Studio 1: Another India

Studio brief

I recently received a marketing email from IKEA, inviting me to take a look at the company’s new SVÄRTAN range. I was struck by the incongruity of the use of the Swedish word for "river" to name a collection inspired by and co-designed in India. As a matter of fact however, the adoption of design ideas, appropriated, adapted and sometimes even stolen from elsewhere has long played a role, certainly in British interior design and decoration.

In the eighteenth and nineteenth centuries, the choice of the Orient as a means of styling the interior was a fashionable practice for the well-to-do. More recently, the post-modern and twenty-first century deployment of "exotic" motifs can be seen in British shopping centres, for example. Acquiring themes associated with the glamour or mystery of foreign lands has a long history as a tool in the interior designer’s repertoire.

This studio will examine, reflect upon and critique this history, also reviewing theories around global-flow, translocation and post-colonialism.

Indicative bibliography

Arjun Appadurai,  Disjuncture and Difference in the Global Cultural Economy in Theory Culture Society 1990; 7; 295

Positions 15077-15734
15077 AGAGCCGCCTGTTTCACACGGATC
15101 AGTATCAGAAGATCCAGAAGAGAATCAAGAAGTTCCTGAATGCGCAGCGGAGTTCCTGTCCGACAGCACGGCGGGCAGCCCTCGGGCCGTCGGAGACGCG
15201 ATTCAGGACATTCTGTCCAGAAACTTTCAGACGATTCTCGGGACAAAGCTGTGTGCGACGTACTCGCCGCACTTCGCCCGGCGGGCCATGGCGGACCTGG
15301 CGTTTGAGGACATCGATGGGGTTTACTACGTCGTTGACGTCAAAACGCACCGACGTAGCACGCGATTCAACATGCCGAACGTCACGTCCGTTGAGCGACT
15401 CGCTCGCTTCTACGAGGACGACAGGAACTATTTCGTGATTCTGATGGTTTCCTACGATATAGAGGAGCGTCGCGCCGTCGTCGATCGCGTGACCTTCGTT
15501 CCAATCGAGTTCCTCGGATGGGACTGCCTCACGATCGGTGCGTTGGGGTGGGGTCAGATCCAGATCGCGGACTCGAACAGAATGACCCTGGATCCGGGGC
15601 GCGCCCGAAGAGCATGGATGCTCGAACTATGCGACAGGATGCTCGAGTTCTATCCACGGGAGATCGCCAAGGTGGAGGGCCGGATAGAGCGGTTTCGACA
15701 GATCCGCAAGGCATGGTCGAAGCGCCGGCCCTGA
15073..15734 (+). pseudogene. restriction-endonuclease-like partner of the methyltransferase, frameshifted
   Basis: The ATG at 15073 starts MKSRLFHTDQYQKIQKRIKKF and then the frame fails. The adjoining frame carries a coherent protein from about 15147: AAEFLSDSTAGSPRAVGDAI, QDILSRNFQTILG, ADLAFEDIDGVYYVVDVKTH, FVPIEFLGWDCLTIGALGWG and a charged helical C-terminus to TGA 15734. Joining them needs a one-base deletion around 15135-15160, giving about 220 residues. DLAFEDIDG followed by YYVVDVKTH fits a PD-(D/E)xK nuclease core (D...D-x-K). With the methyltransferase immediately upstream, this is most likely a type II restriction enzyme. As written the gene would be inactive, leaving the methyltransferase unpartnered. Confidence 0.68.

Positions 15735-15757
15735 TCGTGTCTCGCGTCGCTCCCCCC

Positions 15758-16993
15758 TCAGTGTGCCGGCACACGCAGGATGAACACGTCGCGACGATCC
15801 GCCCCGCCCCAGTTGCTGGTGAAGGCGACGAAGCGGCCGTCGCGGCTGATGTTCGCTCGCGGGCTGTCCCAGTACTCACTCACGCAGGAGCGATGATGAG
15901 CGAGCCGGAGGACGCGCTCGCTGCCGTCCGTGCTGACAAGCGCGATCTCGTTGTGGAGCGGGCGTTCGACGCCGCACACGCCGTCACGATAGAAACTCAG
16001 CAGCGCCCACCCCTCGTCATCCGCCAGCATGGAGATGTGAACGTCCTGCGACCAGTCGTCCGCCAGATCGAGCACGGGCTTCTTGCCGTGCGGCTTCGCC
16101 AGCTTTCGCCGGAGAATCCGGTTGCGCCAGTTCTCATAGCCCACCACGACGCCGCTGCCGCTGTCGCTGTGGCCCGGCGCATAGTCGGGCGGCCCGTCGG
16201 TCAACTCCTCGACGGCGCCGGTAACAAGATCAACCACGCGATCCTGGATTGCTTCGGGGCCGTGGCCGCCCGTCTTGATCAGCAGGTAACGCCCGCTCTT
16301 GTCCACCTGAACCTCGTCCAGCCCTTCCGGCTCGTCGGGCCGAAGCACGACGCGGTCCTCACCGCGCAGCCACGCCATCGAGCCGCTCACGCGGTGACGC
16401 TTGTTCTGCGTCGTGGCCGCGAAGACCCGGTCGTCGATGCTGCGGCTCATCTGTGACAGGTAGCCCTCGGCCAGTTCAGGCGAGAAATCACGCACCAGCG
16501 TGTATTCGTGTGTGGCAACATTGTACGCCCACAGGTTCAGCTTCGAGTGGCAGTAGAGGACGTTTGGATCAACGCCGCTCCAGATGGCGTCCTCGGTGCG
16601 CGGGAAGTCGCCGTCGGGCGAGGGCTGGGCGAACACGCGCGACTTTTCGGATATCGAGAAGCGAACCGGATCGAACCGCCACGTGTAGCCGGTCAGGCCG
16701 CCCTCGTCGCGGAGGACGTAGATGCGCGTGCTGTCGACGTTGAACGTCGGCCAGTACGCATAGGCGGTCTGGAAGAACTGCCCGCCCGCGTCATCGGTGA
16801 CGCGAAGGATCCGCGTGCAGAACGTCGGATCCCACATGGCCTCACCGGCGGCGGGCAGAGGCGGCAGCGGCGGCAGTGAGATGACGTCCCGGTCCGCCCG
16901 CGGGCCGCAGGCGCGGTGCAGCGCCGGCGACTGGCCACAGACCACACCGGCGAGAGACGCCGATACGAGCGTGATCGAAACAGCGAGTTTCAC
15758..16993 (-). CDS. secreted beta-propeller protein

Emmanuelle Gaillard, Marc Walter, A taste for the Exotic: Orientalist Interiors, Thames & Hudson, 2011
Gervase Jackson-Stops, Views of the Royal Pavillion, Pavillion Books, 1991
John Potvin, (ed.) Oriental Interiors: Design, Identity, Space, Bloomsbury, 2015.
Edward Said, Orientalism, Penguin Books, 2003
Michael Turner, Osborne, English Heritage Guides, 2014

Outline of the first seven weeks of study

Week 1:  Introduction: aims, outcomes and overview
Week 2:  Visit to the Royal Pavillion, Brighton
Week 3:  Review of photos and drawings of the Royal Pavillion, presentations and class discussion
Week 4:  Visit to Leighton House, Kensington
Week 5:  The ‘Exotic’ in interior design, talk and class discussion
Week 6:  How to construct a dissertation using ideas developed during this studio series
Week 7:  Brief presentation and dissertation proposals, class discussion

Black and white photograph of furniture with the blue and yellow IKEA logo on top of it.


Tutor Harriet McKay

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